There’s a definite allure to the forbidden, which we can all acknowledge. You’re told, “Don’t touch that,” and your hand reaches out. You’re told, “Don’t eat that extra cookie,” and it’s an instant craving. You see “this book has been banned or challenged,” and inevitably, you pick it up for a read. Is it the implied danger? The thrill of getting caught reading something naughty? The proud feeling of being tough, like, “No one’s going to tell me what to read!” and reading what you want?
It’s hard to deny the appeal of getting your hands on something that feels like it’s forbidden. And, when the covers are colorful and shiny, well, you can’t be blamed if you just couldn’t help but reach for that book.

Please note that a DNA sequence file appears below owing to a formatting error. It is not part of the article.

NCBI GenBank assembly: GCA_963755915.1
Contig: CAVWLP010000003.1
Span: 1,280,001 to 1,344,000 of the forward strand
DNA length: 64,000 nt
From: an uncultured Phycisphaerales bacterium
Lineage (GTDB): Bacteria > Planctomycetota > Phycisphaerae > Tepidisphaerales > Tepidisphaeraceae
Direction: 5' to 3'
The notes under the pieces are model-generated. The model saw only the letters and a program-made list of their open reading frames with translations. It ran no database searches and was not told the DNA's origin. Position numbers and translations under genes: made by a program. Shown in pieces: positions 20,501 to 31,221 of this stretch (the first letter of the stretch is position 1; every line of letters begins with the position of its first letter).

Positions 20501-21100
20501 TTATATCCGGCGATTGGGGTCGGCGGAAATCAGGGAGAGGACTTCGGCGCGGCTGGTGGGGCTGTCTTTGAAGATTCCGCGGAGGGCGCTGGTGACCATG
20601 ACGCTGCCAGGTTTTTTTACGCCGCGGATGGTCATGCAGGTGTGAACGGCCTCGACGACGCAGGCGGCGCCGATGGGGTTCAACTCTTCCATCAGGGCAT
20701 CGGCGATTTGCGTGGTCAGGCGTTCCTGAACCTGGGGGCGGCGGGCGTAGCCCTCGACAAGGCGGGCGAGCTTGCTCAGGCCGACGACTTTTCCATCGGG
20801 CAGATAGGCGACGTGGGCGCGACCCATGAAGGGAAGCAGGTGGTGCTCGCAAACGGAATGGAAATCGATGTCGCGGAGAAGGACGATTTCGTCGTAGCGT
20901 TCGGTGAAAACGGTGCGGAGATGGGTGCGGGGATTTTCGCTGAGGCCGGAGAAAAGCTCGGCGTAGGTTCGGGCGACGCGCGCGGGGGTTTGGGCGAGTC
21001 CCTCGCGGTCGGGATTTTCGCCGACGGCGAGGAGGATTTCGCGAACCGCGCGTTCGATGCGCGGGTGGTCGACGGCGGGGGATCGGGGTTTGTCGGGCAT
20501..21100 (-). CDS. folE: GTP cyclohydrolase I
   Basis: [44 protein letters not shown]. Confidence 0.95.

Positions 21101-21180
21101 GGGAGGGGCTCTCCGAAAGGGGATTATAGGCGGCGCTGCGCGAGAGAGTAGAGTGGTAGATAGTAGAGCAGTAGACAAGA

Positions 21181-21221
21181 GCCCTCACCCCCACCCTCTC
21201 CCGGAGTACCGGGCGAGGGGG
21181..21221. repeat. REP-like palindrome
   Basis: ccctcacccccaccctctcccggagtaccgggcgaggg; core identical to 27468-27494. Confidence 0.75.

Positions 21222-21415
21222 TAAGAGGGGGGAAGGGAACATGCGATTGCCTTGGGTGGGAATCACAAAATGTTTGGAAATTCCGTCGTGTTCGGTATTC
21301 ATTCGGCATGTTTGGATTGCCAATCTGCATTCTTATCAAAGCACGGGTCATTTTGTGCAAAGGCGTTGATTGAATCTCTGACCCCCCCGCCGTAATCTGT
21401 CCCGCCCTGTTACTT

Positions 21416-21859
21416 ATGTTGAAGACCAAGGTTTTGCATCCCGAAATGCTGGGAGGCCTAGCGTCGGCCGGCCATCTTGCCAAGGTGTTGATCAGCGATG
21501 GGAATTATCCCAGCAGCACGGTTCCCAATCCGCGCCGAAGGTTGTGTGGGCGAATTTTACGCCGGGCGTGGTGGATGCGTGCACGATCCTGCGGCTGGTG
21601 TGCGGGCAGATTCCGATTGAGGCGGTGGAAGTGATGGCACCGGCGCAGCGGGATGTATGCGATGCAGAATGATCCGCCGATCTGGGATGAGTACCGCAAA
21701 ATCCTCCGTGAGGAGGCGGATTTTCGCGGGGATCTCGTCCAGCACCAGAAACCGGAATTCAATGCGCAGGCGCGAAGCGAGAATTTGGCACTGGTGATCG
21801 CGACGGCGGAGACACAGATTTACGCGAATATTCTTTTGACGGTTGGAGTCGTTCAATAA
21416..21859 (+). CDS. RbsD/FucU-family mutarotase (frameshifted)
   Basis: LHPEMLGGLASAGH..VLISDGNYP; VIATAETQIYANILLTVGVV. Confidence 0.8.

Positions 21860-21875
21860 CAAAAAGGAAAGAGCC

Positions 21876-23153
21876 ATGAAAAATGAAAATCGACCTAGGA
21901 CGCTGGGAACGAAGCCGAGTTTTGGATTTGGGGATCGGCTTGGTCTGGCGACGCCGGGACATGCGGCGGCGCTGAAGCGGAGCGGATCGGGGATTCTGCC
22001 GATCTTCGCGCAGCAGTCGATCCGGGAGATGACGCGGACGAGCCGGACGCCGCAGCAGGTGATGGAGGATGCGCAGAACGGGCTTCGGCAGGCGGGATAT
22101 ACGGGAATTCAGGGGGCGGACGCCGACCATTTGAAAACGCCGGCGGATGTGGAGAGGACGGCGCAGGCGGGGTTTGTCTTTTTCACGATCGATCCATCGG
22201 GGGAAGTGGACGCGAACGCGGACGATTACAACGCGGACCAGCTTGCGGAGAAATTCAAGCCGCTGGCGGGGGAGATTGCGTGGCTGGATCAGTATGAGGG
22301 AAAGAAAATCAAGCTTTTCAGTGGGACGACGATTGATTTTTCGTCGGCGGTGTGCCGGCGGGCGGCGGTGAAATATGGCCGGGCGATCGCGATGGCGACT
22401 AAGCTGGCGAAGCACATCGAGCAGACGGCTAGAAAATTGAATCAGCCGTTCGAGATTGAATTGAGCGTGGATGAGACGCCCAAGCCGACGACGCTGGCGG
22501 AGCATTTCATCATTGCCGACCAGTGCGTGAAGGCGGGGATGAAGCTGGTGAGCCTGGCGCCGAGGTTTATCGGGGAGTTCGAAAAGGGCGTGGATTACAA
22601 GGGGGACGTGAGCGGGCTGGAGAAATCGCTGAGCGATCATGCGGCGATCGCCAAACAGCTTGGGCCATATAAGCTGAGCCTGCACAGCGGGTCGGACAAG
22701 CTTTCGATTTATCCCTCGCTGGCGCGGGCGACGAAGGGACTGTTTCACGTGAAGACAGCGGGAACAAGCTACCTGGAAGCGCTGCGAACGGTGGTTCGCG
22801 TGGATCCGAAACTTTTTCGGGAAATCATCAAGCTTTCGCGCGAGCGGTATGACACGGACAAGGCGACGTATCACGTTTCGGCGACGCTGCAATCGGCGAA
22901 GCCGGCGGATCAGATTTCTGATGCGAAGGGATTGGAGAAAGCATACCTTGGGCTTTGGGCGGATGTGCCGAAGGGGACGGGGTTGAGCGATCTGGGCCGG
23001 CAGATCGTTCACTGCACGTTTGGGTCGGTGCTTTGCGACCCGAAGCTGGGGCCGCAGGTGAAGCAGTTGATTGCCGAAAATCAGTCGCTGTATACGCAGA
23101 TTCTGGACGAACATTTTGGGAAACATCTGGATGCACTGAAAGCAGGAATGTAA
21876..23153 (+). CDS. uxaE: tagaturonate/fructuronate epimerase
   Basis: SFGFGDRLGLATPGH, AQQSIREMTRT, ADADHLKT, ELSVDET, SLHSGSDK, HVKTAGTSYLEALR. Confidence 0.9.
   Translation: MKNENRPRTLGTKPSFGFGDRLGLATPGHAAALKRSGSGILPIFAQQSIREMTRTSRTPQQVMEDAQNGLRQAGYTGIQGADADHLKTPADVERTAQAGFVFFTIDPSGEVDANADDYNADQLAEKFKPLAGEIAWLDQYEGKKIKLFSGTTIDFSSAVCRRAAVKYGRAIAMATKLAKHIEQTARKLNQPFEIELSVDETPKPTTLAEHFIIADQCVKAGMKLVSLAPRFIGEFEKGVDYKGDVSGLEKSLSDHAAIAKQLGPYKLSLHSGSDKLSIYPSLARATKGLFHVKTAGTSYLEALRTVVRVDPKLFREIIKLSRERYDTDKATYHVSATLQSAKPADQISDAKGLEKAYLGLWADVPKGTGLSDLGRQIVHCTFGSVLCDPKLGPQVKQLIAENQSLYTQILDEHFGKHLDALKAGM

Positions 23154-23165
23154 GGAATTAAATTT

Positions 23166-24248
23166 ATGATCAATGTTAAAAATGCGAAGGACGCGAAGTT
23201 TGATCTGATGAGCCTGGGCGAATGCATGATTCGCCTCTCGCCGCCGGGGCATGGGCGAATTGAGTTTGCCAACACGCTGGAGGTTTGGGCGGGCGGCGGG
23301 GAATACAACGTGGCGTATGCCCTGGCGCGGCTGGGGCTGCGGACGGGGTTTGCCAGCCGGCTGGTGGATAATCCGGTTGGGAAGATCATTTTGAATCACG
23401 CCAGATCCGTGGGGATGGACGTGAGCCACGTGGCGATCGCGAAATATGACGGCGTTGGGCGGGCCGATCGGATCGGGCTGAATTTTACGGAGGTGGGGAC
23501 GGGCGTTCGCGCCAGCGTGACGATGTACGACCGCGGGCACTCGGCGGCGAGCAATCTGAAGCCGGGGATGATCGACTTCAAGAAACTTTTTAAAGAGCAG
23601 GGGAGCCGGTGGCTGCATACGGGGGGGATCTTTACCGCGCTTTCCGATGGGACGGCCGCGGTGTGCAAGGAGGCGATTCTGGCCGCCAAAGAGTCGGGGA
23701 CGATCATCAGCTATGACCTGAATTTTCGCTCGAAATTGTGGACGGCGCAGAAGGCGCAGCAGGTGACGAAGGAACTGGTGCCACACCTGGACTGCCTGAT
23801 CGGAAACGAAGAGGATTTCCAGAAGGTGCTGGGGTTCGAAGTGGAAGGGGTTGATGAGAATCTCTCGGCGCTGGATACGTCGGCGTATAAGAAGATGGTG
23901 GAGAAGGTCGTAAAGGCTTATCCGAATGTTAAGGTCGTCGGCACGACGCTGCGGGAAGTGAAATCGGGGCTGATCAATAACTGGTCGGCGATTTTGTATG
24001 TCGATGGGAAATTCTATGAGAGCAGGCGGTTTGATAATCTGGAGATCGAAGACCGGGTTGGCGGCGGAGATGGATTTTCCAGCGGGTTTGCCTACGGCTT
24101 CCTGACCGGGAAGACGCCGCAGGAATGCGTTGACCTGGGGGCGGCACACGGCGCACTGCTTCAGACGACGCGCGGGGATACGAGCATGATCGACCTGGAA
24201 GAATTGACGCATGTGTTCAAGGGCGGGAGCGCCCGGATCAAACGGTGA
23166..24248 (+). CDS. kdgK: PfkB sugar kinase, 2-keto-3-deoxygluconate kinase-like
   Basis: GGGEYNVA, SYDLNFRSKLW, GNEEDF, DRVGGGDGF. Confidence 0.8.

The one thing that many readers find, however, is that once they read a book that’s made it on the “most challenged” list, it can be difficult to understand just why the book’s on that list. Common reasons cited for challenging a book are: “anti-family,” “offensive language,” or “unsuited for age group.” That last reason seems to make a book particularly enticing for younger readers; tell them not to read something and it usually makes it irresistible.
Whatever the reasons, there’s nothing to increase a book’s popularity like telling people that they shouldn’t read it. So, during Banned Books Week, are you up for some potentially subversive, mind-opening reads? Come see us at Central; we’ve got plenty to tempt you.